2004–05[40] Chippenham (E) 24–18 Coney Hill (W) Allington Fields, Chippenham, Wiltshire
2005–06[41] Swanage & Wareham (E) 10–26 St Ives (W) Bestwall Road, Dorset
2006–07[42] Bournemouth (E) 43–12 Brixham (W) Chapel Gate, Bournemouth, Dorset
2007–08[43][44] Barnstaple (W) 17–6 Salisbury (E) Pottington Road, Barnstaple, Devon
2008–09[45][46] Reading (E) 16–10 Newton Abbot (W) Holme Park, Sonning, Reading, Berkshire
2009–10[47][48] Newton Abbot (W) 23–14 High Wycombe (E) Rackerhayes, Newton Abbot, Devon
2010–11[49][50] Old Redcliffians (W) 52–8 Maidenhead (E) Scotland Lane, Brislington, Bristol
2011–12[51][52] Salisbury (E) 13–13 (aet)[i] Avonmouth Old Boys (W) Castle Road, Salisbury, Wiltshire
2012–13[54][55] Old Centralians (E) 25–15 Camborne (W) Saintbridge Sports Centre, Gloucester, Gloucestershire 500
2013–14[56][57] Towcestrians (E) 18–22 Chard (W) Greens Norton Road, Towcester, Northamptonshire
2014–15[58][59] Towcestrians (E) 20–25 Ivybridge (W) Greens Norton Road, Towcester, Northamptonshire
2015–16[60][61] Salisbury (E) 26–24 Thornbury (W) Castle Road, Salisbury, Wiltshire 500
2016–17[62] Newbury Blues (E) 25−22 Clevedon (W) Monk's Lane, Newbury, Berkshire
2017–18[63] Exeter University (W) 42−31 Banbury (E) Topsham Sports Ground, Exeter, Devon
2018–19[64] Launceston (W) 33–22 Old Centralians (E) Polson Bridge, Launceston, Cornwall 1,200[65]
2019–20 Cancelled due to COVID-19 pandemic in the United Kingdom. Best ranked runner up - Royal Wootton Bassett (E) - promoted instead.
2020–21
Green backgrounds represent promoted teams. E stands for South West 1 East while W stands for South West 1 West (or SW2E/SW2W for versions prior to 2009).

Number of league titlesEdit

See alsoEdit

NotesEdit

  1. ^ Western Counties is currently split into regional divisions known as Western Counties North and Western Counties West.
  2. ^ Southern Counties is currently split into two regional divisions known as Southern Counties North and Southern Counties South.
  3. ^ 3rd place Penryn also promoted.
  4. ^ Western Counties is currently split into regional divisions known as Western Counties North and Western Counties West.
  5. ^ Southern Counties is currently split into two regional divisions known as Southern Counties North and Southern Counties South.
  6. ^ There was no relegation this season due to restructuring of the league system by the RFU.
  7. ^ Southern Counties North and Southern Counties South were originally a single division known as Southern Counties.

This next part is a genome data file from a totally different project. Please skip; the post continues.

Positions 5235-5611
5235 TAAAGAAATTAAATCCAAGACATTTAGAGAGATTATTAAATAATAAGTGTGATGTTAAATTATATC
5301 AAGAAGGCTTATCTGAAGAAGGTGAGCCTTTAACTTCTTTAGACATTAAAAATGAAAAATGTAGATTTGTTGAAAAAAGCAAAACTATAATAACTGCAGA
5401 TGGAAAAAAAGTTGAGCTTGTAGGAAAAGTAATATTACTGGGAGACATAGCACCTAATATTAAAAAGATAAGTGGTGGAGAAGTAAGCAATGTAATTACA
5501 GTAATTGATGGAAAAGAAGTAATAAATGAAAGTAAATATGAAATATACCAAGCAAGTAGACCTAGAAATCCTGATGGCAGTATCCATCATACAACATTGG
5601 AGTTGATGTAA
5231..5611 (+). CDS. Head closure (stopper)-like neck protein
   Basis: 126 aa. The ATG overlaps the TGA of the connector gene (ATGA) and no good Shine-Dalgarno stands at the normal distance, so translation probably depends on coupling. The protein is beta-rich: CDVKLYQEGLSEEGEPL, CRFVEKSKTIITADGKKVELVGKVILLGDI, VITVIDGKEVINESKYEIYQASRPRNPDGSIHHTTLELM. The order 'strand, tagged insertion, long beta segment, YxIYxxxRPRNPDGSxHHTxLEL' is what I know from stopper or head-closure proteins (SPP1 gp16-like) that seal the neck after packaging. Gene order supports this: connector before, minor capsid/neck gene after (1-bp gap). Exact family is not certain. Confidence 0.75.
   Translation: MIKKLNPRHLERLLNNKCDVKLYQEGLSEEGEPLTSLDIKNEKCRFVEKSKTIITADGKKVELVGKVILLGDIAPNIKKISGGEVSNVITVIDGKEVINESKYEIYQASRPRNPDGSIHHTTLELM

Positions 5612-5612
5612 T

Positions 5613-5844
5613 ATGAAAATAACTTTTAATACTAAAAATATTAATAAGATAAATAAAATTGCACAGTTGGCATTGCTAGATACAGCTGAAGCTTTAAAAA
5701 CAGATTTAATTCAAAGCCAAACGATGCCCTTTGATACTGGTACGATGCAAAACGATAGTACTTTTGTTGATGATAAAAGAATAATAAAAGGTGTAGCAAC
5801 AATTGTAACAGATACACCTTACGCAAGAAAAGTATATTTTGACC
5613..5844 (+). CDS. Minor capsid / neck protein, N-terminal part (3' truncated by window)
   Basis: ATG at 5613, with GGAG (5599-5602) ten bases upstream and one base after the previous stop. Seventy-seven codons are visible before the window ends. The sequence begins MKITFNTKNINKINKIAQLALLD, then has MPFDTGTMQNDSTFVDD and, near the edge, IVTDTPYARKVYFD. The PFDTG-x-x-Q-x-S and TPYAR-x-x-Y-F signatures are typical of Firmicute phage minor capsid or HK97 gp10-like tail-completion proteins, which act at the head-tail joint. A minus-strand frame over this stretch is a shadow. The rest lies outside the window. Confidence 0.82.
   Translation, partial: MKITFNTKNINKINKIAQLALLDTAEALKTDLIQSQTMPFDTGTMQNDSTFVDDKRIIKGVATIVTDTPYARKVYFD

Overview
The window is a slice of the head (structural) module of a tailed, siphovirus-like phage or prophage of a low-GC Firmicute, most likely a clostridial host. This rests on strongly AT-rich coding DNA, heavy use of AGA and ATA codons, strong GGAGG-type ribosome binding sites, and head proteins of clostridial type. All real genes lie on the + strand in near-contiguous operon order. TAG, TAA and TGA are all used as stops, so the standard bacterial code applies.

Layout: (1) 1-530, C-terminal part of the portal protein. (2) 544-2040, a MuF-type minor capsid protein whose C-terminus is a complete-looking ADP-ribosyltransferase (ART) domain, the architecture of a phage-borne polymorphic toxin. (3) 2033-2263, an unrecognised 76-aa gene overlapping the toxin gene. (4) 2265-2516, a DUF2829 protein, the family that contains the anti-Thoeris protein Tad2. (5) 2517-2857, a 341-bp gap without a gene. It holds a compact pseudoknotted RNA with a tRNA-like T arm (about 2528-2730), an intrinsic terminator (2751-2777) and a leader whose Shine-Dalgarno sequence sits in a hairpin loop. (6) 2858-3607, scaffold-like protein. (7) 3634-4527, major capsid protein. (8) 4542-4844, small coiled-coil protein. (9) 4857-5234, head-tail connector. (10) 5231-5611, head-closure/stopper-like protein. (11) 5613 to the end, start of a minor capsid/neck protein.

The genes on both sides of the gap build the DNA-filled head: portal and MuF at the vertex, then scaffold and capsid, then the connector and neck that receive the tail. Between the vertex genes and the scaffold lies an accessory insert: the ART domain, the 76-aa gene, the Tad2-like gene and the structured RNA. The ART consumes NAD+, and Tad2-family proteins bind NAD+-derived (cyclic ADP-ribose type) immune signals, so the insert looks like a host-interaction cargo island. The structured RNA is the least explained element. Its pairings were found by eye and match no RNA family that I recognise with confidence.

8. ^ National League 3 South West is currently known as South West Premier.
  9. ^ After extra time the game was tied with each sides having 2 tries each. As a result Avonmouth Old Boys were awarded the victory by virtue of being the away side.[53]
  10. ^ Both of Matsons titles were won when league was known as South West 2.
  11. ^ Berry Hill's title was when league was merged as South West 2.
  12. ^ Cinderford's title was when league was merged as South West 2.
  13. ^ Gloucester Old Boys title was when league was merged as South West 2.
  14. ^ Gordon League's title was when league was merged as South West 2.
  15. ^ Henley's title was when league was merged as South West 2.
  16. ^ Launceston's title was won when league was known as South West 2.
  17. ^ Stroud's title was when league was merged as South West 2.

ReferencesEdit

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  4. ^ Stephen Jones, ed. (1988). Courage Leagues 1988–89. London: Queen Anne Press. ISBN 0356158845.
  5. ^ a b Tony Williams and Bill Mitchell, ed. (1990). Courage Clubs Championship. Official Rugby Union Club Directory 1990–91. Horsham: Burlington Publishing Co Ltd. ISBN 1873057024.
  6. ^ Stephen Jones, ed. (1991). Rothmans Rugby Union Yearbook 1991–92. London: Queen Anne Press. ISBN 0356202496.
  7. ^ Cornwall Rugby Football Union Official Handbook 1992-93. Cornwall RFU. 1992.
  8. ^ Jones, Stephen, ed. (1993). Rothmans Rugby Union Yearbook 1993–94 (22nd ed.). London: Headline Book Publishing. pp. 151–167. ISBN 0 7472 7891 1.
  9. ^ Jones, Stephen; Griffiths, John (1994). Rothmans Rugby Union Yearbook 1994–95. London: Headline Bookline Publishing. ISBN 0 7472 7850 4.
  10. ^ Cleary, Mick; Griffiths, John, eds. (1995). Rothmans Rugby Yearbook 1995–96 (24th ed.). London: Headline Book Publishing. pp. 179–195. ISBN 0 7472 7816 4.
  11. ^ Mike Cleary & John Griffiths, ed. (1996). Rothmans Rugby Union Yearbook 1996–97. London: Headline Book Publishing. ISBN 0 7472 7771 0.
  12. ^ Mike Cleary & John Griffiths, ed. (1997). Rothmans Rugby Union Yearbook 1997–98. London: Headline Book Publishing. ISBN 0 7472 7732 X.
  13. ^ Mike Cleary & John Griffiths, ed. (1998). Rothmans Rugby Union Yearbook 1998–99. London: Headline Book Publishing. ISBN 0 7472 7653 6.